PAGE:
Do your yoga students hunger to build a home practice but struggle to stick with one? Sustaining a regular home yoga practice can be challenging even for the most loyal yoga enthusiasts. But practicing independently—as a complement to learning from a skilled teacher—offers a variety of advantages that make it well worth the effort. Find out why a home practice can benefit your students, how you can encourage them to create the space for it, and what will help them get on the mat every day.
Benefits of a Home Practice
Self-discovery. Learning from a skilled teacher is essential for any yoga student, but classes can be full and are sometimes fast-paced. A self-initiated, self-led home practice is an opportunity to enhance body awareness and sensitivity, shedding light on misalignments that might go unnoticed in the studio.
Of course, a good instructor looks out for imbalances and limitations in practitioners, but students who work at their own pace often learn to recognize a physical limitation (such as a tight hip) or an inefficient movement pattern for themselves. One student might realize she puts too much weight on her wrists or slightly bends her right elbow in downward-facing dog. Another might discover that opening his shoulders is far easier for him than opening his hips.
These moments of awareness are important because they inform future yoga practice and enhance students’ knowledge of their bodies and themselves. By applying what they learn through self-discovery, practitioners can challenge their physical edge or correct a muscular weakness. Regular attendance at a studio will yield these same benefits, but they are enhanced during home practice.
A tailored approach. Independent practitioners decide which poses they’ll do and what they want emphasize. Let’s say a student with flexible hamstrings and tight quadriceps attends a weekly yoga class that often focuses on stretching the hamstrings. During her home practice, she can even out her program (and her body) by incorporating more poses that open the quadriceps.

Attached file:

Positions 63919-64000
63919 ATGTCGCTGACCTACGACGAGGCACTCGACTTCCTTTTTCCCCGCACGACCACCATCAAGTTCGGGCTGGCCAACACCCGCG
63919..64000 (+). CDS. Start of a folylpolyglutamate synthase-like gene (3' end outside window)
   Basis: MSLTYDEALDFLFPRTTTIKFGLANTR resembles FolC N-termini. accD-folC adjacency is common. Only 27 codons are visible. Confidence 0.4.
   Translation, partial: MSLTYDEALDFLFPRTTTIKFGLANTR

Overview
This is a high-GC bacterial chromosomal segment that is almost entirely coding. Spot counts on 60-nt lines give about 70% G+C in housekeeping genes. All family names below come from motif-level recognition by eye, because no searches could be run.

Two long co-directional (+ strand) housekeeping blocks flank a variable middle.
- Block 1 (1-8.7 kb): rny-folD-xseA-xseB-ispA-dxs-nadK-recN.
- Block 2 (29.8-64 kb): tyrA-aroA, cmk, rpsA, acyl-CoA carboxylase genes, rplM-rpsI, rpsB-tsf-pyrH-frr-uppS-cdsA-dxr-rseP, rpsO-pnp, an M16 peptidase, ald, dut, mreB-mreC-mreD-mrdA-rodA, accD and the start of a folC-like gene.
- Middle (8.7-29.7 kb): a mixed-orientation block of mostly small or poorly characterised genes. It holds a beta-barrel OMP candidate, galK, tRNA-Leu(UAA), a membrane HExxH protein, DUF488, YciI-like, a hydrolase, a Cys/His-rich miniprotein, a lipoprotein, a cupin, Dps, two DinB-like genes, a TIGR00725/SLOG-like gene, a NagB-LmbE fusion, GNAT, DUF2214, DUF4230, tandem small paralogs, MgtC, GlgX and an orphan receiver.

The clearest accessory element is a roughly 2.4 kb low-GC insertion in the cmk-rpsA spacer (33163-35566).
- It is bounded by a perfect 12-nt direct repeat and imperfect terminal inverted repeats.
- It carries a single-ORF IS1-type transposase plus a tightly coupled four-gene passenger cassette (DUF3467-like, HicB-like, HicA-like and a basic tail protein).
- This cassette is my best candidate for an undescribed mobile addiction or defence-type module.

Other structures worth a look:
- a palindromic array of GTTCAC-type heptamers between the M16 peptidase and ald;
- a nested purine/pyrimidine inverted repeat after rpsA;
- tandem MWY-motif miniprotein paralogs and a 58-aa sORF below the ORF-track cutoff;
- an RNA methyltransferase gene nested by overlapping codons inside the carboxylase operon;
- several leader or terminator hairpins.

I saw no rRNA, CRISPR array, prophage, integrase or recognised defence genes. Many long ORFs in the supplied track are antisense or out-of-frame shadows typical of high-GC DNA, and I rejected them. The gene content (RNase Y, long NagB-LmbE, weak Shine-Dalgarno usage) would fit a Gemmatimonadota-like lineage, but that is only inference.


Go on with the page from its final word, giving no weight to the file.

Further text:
Skill refinement. Home practice provides a terrific opportunity for students to reinforce setup or alignment cues they’ve learned in class. With diligent work, they will refine those skills and begin to store the information in their long-term memory.
When class participants ask you about starting a home practice, it is important to understand why that matters to them and what might be holding them back. Ask open-ended questions, such as, “What appeals to you about starting a home practice?” and “What gets in the way of rolling out your mat once you’re home?” When you have this information, you can talk through the situation and help your clients achieve the outcome they want.
Remember that for any person to adhere to any behavior, there needs to be a strong motivational factor for doing that behavior. If cultivating a home practice is something your clients think they should do, but not something they truly care about, they will not be motivated to start, and you may need to address that. Explore this further by asking questions like “Where did your desire to start a home yoga practice begin?” and “How does starting a home practice relate to who you want to be?” This will help your clients talk about why they want to engage in the behavior versus why they should commit to it.
If motivation is not the issue, and the problem lies in the home environment, then practical solutions can help students overcome common barriers.
Home Practice Solutions
Set the space. A common barrier to home practice is the array of distractions that vie for clients’ attention. These might be objects in the environment (like TV, computers or dirty dishes) or even family members. To win the commitment struggle, it will be important for your clients to “set the space” where they plan to practice. This could mean moving furniture to the side of a room, creating a permanent yoga space in their home, or using visual or auditory cues to make their environment more conducive to yoga. For example, clients could leverage music to set the mood, even creating a yoga playlist to provide a relaxing environment.
Encourage clients to remove any distracting objects from their line of vision: a laundry basket filled with clothes to be washed, or pieces of mail on the counter, for instance. Recommend setting the space in the morning before work, so clients are ready to go once they get home. And urge them to ask family members to respect the space so that practice can unfold without verbal or behavioral interruptions.
For more home practice solutions and helpful tips, please see “Cultivating a Home Yoga Practice” in the online IDEA Library or in the January 2018 print edition of Fitness Journal. If you cannot access the full article and would like to, please contact the IDEA Inspired Service Team at 800-999-4332, ext. 7.